Chatsworth

Chatsworth and The Devonshires

...Devonshires in the Peak District?

Many visitors, especially those from overseas, are often bemused to find that the family seat of the Dukes of Devonshire is to be found, not in the West Country, but on the banks of the River Derwent in the heart of Derbyshire.

 
The quirky English system of peerage meant that when William Cavendish was ennobled on payment of about £10,000 in 1618, he was made the 1st Earl of Devonshire, despite the fact that he possessed no property nor interests in Devon.

In fact, the family had originated from Cavendish in Suffolk. They did not become Dukes until William’s great great grandson, the 4th Earl and another William, was granted the dukedom in 1694 for his part in bringing William of Orange to the throne.
 
It was this 4th Earl and 1st Duke who transformed Chatsworth from the original Tudor mansion built by the legendary Elizabeth Hardwick, Countess of Shrewsbury, better-known as Bess of Hardwick, who had married Sir William Cavendish as her second husband. Nothing remains now of Bess’s house except for the Hunting Tower on the hill behind the house.
 
The 4th Earl (1640-1707) rebuilt the South Front to then-fashionable Palladian designs by the Dutch architect William Talman to provide a suite of five new state apartments and family rooms.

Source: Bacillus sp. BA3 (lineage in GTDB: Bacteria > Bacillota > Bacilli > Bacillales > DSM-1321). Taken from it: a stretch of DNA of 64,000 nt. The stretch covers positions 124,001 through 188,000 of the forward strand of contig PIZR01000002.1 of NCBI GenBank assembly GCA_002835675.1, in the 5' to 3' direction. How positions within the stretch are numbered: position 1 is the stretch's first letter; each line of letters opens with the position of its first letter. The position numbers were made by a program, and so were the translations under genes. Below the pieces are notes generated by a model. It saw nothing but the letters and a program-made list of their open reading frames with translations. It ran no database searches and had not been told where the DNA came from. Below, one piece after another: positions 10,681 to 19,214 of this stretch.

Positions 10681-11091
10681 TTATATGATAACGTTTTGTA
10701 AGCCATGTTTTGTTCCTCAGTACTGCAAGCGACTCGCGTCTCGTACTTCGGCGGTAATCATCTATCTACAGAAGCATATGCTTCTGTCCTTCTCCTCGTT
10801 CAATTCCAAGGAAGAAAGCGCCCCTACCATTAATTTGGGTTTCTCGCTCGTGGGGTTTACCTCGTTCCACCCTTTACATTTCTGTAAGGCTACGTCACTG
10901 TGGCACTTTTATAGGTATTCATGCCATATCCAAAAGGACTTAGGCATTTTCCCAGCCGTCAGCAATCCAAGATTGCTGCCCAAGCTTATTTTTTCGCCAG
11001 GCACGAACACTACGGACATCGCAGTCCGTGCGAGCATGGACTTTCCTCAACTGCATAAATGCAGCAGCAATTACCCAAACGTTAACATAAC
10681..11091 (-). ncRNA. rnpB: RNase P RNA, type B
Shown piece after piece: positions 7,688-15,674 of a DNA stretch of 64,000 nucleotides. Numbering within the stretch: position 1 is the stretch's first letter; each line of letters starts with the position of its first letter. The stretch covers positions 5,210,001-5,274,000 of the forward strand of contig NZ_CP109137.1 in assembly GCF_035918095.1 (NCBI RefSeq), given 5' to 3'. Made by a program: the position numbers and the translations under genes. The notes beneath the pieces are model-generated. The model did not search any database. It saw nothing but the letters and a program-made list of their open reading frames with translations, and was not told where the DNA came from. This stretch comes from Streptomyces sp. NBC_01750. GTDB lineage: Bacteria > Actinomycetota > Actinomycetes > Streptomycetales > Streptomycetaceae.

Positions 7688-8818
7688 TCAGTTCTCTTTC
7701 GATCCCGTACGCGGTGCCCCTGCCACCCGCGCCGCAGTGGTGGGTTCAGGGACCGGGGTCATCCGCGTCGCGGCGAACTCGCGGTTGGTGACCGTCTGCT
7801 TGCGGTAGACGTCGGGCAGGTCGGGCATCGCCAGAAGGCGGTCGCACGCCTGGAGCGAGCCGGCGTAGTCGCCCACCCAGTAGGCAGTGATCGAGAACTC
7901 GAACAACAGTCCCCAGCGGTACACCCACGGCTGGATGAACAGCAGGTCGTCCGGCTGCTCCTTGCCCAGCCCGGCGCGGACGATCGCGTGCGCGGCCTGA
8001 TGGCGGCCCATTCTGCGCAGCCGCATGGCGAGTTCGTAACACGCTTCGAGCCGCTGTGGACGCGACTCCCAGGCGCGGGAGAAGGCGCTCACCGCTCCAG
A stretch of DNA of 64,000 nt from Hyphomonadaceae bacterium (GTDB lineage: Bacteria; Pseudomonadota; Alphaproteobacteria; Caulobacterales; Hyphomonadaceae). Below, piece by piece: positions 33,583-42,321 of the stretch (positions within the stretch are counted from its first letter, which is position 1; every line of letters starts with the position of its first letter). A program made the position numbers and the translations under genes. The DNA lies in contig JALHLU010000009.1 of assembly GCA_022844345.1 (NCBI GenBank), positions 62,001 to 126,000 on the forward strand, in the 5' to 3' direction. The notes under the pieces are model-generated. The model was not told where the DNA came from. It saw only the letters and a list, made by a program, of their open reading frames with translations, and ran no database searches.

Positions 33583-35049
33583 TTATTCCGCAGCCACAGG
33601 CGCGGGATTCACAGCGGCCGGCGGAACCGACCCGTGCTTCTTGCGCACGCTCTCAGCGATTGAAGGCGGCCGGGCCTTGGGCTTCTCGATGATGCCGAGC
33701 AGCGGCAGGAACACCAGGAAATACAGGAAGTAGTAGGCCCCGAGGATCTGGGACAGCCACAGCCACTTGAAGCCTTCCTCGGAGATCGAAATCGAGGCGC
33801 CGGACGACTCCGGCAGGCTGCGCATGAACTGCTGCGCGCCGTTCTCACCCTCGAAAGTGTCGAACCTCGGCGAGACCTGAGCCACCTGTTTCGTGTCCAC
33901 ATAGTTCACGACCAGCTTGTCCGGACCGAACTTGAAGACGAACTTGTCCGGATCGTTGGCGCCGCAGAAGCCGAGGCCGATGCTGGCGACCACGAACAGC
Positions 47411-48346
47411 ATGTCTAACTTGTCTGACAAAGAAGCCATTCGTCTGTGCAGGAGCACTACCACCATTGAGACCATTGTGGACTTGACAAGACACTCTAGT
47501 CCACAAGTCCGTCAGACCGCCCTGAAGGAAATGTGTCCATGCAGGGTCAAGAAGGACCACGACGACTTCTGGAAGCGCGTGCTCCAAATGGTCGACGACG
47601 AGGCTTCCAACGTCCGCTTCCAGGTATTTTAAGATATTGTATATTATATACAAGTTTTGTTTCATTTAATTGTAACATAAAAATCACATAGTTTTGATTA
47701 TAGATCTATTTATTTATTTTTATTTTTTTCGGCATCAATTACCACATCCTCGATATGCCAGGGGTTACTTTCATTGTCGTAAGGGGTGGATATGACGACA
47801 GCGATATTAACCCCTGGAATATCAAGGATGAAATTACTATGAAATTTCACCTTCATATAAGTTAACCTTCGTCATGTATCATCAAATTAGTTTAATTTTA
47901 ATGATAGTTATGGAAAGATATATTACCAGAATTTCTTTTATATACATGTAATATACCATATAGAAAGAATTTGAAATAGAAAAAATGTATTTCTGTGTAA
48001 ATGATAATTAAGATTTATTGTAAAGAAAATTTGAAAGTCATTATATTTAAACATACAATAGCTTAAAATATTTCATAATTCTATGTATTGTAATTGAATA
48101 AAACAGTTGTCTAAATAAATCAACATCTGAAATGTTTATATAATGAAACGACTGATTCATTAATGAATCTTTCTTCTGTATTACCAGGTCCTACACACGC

But William didn’t stop there, and over the next 20 years he replaced the entire Tudor building wing by wing, commissioning the finest craftsmen to decorate the interior and giving us much of the Chatsworth we see today.
 
The 4th Duke, yet another William, who lived from 1720-1764, completed the transformation aided by architect James Paine. Among the 4th Duke’s changes were the demolition of some of the houses of the estate village of Edensor which were visible from the house; the construction of the kitchen wing, and the Stable Block, now the restaurant to the house.
 
The 6th Duke (1790-1858), known as ‘the Bachelor Duke’, employed Sir Jeffry Wyatville to built the North Wing and transformed the grounds, rebuilding the village of Edensor with the assistance of architect JC Robertson and his head gardener Joseph Paxton, designer of the Crystal Palace.
 
Chatsworth today is rightly known as ‘the Palace of the Peak’, and a treasure house of priceless works of art from all over the world collected by the Cavendish family over the years. It is still the home of the 12th Duke and his family.

Check out Chatsworth Photography by Michael Cummins

Roly Smith

Copyright Let's Stay Peak District



 

Last Updated: 31 Mar 2018